The Audacity of Jesus

Imagine that you are God. I’m not sure that I’ve ever asked anyone to do this before, but bear with me. Imagine that you are God and that you are capable of creating something out of nothing. You’re not just an inventor who uses preexisting components in new and unique ways; no, you are a creator – you speak and things come into existence. You use this ability to create a habitat full of provision, conducive to community, and primed for pleasure. Into this perfect habitat you place the pinnacle of your creation – a newly formed being that, unlike the components of the habitat, shares a diminished level of your amazing abilities. This new being will be creative. He will love. He will not just remember and react, he will plan and dream. After all of this work is done, you take a look down and see the perfection of everything that you created. You give some basic instructions to the being of how to use or not use the habitat. You can’t help but enjoy every bit of activity that the new being does in his new habitat because everything he does demonstrates the greatness of your creation – and you truly love him.

But then something goes wrong. The being, aware of your creative work, becomes suspicious of your motives. Despite the fact that you have created this entire habitat for this being and have equipped him with so much more than the other created things, he wants more and believes that you’re holding out on the good stuff. So he, believing himself to be wise (although he should clearly know that only you are truly wise), decides to rebel against you by disobeying your instructions for him. Immediately, the pleasure you have in this creation is gone and all of his actions, all the time, are offense and rebellion against you.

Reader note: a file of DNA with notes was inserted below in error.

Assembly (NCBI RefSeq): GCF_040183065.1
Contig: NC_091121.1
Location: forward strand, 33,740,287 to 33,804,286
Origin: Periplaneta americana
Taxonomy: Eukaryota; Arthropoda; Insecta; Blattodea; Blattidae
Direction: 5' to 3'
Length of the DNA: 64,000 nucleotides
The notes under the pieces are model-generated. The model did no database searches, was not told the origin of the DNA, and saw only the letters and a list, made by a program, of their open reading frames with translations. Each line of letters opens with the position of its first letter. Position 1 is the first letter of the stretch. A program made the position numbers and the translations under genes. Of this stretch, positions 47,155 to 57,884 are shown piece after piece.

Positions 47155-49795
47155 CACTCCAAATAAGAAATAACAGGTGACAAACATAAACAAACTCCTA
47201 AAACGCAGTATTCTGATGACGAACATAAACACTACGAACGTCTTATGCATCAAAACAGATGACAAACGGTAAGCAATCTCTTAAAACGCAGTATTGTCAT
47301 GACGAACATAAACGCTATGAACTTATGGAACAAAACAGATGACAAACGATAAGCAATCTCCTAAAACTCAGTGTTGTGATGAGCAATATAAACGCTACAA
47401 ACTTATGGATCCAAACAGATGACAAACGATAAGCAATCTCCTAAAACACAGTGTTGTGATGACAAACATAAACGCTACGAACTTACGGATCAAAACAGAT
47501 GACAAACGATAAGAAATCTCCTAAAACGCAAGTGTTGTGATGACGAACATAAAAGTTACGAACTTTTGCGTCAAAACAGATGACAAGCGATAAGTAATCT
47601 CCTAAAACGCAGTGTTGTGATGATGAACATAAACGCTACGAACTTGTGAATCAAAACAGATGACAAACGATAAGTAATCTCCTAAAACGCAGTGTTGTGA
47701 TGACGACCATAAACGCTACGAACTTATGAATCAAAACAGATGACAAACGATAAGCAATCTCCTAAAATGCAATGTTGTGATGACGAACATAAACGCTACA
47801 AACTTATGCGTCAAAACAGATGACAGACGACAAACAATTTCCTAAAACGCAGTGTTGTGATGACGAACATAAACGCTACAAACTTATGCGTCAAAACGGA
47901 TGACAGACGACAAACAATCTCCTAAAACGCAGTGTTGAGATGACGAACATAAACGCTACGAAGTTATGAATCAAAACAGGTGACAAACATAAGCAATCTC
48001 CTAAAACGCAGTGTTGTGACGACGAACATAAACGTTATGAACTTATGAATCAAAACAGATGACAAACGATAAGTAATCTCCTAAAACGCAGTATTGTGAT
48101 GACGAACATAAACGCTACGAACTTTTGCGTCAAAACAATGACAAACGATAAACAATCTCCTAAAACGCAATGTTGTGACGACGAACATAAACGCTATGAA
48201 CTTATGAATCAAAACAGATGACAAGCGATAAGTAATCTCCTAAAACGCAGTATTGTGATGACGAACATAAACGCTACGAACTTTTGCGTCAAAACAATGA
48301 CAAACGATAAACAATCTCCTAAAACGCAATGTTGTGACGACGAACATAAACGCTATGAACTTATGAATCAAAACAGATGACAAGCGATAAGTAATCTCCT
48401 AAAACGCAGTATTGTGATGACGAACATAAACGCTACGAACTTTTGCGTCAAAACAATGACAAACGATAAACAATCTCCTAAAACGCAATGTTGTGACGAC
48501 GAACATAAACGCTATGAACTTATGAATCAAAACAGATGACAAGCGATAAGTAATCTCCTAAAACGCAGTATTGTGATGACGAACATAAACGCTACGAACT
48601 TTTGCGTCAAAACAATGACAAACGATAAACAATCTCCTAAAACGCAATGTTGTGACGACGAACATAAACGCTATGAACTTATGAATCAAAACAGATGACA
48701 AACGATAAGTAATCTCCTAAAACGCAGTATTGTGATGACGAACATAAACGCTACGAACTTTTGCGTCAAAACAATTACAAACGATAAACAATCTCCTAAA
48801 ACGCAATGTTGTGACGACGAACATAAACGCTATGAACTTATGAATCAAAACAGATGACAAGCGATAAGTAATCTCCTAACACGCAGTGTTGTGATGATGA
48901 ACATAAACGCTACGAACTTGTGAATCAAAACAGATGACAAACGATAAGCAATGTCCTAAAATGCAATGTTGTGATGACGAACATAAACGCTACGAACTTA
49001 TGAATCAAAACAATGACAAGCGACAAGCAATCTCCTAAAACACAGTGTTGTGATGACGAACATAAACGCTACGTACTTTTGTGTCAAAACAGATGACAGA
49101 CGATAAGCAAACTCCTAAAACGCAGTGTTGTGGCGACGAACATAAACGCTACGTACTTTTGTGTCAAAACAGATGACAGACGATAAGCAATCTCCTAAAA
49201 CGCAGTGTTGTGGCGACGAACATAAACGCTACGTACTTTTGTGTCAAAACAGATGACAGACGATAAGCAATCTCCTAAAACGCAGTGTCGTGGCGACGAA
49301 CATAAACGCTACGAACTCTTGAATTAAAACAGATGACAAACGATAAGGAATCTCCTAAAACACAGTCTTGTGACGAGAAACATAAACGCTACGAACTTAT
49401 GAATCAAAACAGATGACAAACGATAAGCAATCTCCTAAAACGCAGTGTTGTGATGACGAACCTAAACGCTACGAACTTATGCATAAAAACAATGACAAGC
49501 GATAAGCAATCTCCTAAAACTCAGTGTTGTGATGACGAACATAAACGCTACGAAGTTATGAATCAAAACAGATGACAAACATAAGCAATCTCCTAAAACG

So, what do you do? Remember, it was nothing for you to create all of this in the first place. The habitat was created with just some breath. The being was an easy creation too – just because it pleased you to create him. So now that he is no longer pleasing, wouldn’t it just be easiest to wipe the slate and start over. Just a few breathes is all that it will take. Plus, no real loss because your next created being might be pleasing for much longer. As all powerful creator, wouldn’t it just make sense to start over?

When God was faced with this situation, He didn’t just wipe the slate and start over. Instead, He did what seems to be the most ridiculous solution possible – He took on the form of one of the creatures. He lowered Himself into the habitat to demonstrate righteousness, pay the price for the rebellion, and reconcile the beings back to their Creator. He endured insult, attack, beatings, and even death. He was the only one qualified to do this work, so He did it. He could have started over with a new creation, but He didn’t. As the result, human beings have the unmerited privilege to get a second chance with God. And those who trust in Jesus – God who came to earth to do this work – also have daily hope that nothing in this world can separate them from the love of God. This world may hurt, but eternity is secure in Jesus. This truth is fragrance of life to those who believe and the stench of death to those who do not.

Saints, followers of Jesus Christ, may at times lose perspective and begin to think that the trials and challenges of living in this broken habitat are the most important things. But we must remember the audacity of Jesus and the sacrifice He made to retrain our thoughts and our hope onto eternal things. In this way, God again looks down with pleasure on His creation. And we look up in joyous thanks to the One to whom we owe our very existence and in whom we have life.

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